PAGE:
Drink Driving penalties

Penalties – Drink Driving

Contact lawyer Alistair Haskett on 0800 DRINK DRIVE LAWYER

Drink driving penalties in NZ

Is drink driving a criminal offence?

This is a question we are often asked. The answer is yes for driving offences involving excess breath alcohol over 400; excess blood alcohol over 80; youth breath alcohol over 150 and blood alcohol over 30; refusing a blood test; driving while incapable; drug driving offences, interlock and zero alcohol licence offences; and, certain other related offences.

If a conviction is entered on those types of offences you will have a criminal record.  If you have historic convictions but currently have the benefit of the Criminal Records (Clean Slate) Act 2004 then you will lose that benefit and will not be able to conceal the old or new convictions under that legislation.

Adult excess alcohol infringement offences

If you pay an infringement fee relating to the new adult limits for breath alcohol (BrAC over 250 but not over 400) and blood alcohol (BAC over 50 but not over 80) you will be deemed to have committed an infringement offence. These drink driving infringement offences attract 50 demerit points and may have adverse consequences in terms of your drivers licence, employment, insurance, travel and immigration.

An excess alcohol infringement offence may compound other factors or be the “last straw on the camel’s back” in terms of collateral consequences highlighted by the podcast referred to in the personal consequences section below.

Personal consequences of a conviction or criminal record

The consequences of a criminal conviction or even an infringement may extend well beyond the actual sentence or fine.  There may also be any number of personal consequences.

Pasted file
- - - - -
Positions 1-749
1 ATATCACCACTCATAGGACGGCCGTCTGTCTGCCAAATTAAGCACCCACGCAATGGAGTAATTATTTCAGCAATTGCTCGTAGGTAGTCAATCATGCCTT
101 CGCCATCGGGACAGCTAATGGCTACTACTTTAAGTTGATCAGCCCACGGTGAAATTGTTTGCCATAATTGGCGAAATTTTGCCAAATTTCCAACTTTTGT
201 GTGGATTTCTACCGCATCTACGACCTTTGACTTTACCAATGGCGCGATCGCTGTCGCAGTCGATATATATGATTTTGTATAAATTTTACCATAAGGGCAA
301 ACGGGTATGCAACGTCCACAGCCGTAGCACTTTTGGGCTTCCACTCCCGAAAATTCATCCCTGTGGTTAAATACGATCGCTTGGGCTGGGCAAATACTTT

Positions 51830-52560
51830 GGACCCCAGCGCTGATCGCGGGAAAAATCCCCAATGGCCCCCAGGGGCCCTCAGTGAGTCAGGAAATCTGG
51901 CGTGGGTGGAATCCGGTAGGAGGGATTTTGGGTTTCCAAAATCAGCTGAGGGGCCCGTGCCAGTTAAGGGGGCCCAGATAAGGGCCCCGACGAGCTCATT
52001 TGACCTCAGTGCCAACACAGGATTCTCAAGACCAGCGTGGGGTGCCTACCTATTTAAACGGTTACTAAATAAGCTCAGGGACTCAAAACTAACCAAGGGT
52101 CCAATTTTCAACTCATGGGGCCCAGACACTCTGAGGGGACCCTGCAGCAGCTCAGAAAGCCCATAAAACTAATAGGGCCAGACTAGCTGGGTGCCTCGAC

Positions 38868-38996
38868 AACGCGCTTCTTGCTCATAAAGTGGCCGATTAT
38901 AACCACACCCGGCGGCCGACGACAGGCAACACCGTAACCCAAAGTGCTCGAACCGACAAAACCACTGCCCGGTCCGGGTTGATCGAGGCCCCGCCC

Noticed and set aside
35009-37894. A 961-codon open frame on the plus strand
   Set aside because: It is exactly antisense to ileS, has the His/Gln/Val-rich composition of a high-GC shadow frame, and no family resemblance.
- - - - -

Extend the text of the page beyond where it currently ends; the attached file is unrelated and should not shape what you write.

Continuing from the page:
The personal consequences of a criminal conviction, or the conviction on top of other factors, may include:

  • Employment difficulties ranging from an inability to perform a current job to missing prospective jobs, due to the conviction affecting work criteria or reflecting adversely on your character.
  • International travel difficulties ranging from transit delays with immigration or customs officials, exclusion from visa waiver programmes, to total prohibition on entry to other countries.
  • Work visa, residency or other immigration status difficulties for non-citizens in New Zealand or for kiwis planning on working or living overseas.
  • Insurance difficulties ranging from vetting delays, harsh exclusion clauses, increased premiums, to insurance being declined.
  • Licensing or standards issues under government regulations, industry guidelines or fit and proper person rules.
  • Credit difficulties ranging from vetting delays, restrictions on borrowing, to loans being declined.
  • Contractual, franchise or membership difficulties as a result of “no conviction” or good character clauses.
  • Child custody and other parental rights being affected, in either current circumstances or should any future family relationship issue arise (where character and safety issues may be raised).
  • Other family stress or disruption to schooling and activities arising from a conviction, the inability to drive or restricted scope of driving under a limited licence or 3 year zero alcohol licence.

Take some time to open this link and listen to the interesting podcast on How a Debt to Society can come with Interest.  It speaks about how minor offending can have significant collateral consequences.  Listen to it in the background while you surf the net (it takes a minute to get to the interesting bits).

Legal consequences and sentences

Be very careful about relying on information from the internet.  Some websites contain incorrect or misleading information.  For example, our review of the NZTA website in 2015 revealed information on it that is plainly wrong and misleading.